Say good-bye to boring sex! Experts reveal how to maximize pleasure between the sheets. It may seem obvious-have sex, and then feel great, right? But that's not always the case. Alyssa Dweck, co-author of V is for Vagina.
In an ideal world, during sex your body would respond to all kinds of stimulation the same benevolent way Oprah does to her audience members. Your partner goes down on you? You get an orgasm! Your partner pays a little extra attention to your nipples?
I am sitting at my desk in a nearly empty office on a December evening, feeling the sort of directionless melancholy that tends to take hold as the holiday season sets in, listening to a video of a gentle Russian woman whispering in my ear about how much she cares about my relaxation. Those who get ASMR describe the experience as a tingling inside their heads, or a head rush. Sometimes the sensation extends down their backs or limbs. Some people watch the videos to help them sleep at night.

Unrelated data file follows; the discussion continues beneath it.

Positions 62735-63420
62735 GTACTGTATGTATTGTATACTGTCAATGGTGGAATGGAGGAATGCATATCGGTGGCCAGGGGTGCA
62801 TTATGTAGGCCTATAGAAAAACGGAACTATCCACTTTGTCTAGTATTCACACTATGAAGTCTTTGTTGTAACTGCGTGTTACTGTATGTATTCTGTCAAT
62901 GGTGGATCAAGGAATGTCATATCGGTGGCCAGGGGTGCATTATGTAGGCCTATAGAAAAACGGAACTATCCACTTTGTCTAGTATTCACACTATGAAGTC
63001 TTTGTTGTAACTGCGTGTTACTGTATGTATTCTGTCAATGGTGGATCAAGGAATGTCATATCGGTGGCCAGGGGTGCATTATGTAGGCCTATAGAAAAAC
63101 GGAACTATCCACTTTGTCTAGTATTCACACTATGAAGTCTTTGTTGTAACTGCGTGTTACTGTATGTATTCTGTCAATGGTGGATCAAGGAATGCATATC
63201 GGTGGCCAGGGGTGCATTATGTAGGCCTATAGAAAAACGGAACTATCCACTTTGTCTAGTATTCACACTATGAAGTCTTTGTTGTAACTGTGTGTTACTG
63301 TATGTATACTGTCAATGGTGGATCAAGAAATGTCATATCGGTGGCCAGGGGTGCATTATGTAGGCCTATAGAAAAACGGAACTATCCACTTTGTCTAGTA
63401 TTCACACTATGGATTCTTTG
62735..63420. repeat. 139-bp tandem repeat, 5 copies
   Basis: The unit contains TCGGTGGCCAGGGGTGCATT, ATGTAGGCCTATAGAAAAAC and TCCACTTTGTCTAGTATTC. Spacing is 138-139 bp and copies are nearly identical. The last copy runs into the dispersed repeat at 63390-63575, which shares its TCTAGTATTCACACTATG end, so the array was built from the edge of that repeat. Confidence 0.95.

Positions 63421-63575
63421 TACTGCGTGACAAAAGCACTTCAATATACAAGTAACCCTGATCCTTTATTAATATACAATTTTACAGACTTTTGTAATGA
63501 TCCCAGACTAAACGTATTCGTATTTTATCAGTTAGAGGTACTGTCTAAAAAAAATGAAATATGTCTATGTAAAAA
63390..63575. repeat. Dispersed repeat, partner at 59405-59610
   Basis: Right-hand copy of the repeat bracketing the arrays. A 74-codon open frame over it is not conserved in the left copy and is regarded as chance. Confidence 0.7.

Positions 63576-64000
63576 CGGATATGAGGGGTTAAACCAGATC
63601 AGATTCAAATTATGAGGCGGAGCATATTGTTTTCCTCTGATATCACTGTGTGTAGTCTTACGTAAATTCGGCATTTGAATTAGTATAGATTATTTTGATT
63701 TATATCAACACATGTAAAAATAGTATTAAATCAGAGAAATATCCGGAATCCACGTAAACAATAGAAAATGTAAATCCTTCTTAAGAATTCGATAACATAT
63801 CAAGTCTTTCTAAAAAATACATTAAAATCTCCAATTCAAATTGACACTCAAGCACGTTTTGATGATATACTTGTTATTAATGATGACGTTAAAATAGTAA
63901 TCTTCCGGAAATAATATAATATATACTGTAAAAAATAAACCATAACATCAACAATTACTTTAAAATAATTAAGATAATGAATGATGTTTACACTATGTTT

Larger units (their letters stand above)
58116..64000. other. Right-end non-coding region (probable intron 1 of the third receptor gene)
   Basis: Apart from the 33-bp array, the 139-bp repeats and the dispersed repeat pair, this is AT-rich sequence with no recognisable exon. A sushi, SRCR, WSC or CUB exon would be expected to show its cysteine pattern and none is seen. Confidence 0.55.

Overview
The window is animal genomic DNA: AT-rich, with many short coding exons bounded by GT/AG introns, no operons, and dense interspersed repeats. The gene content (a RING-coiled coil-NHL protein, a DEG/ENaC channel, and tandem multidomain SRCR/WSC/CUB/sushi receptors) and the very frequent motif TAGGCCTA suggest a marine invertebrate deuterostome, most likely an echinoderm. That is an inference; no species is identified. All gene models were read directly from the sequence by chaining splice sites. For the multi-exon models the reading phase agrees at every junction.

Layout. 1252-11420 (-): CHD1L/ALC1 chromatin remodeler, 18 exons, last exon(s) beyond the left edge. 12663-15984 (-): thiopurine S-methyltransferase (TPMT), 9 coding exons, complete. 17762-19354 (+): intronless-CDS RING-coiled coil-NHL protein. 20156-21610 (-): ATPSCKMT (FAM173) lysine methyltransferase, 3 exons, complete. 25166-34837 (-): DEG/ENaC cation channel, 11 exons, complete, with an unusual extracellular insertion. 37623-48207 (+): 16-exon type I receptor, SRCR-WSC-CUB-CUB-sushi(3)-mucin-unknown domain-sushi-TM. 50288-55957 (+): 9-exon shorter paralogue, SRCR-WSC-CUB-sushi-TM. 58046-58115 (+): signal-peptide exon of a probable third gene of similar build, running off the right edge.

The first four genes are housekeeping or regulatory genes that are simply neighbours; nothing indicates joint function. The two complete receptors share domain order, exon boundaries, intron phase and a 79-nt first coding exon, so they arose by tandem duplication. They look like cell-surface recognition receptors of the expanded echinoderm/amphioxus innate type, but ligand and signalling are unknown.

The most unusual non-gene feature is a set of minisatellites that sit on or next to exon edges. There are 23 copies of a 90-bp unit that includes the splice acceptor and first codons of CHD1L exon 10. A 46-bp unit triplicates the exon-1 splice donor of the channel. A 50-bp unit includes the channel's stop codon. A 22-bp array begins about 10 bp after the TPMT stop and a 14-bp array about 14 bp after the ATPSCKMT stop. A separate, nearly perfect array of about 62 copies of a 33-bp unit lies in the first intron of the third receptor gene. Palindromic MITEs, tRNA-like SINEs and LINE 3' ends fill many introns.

I thought everyone already knew this, thanks to awkward conversations in health class and the movie Road Trip. The unnamed man was healthy, with a normal prostate and high sex drive. He purchased an Aneros helix, a fancy butt plug, to massage his tender prostate after an infection. He felt them everywhere—his penis, his anus, his pelvis, and his perineum the place between the anus and the scrotum. The man needed to wear a condom in order to catch any of the semen that came out when he finished, reports the researcher.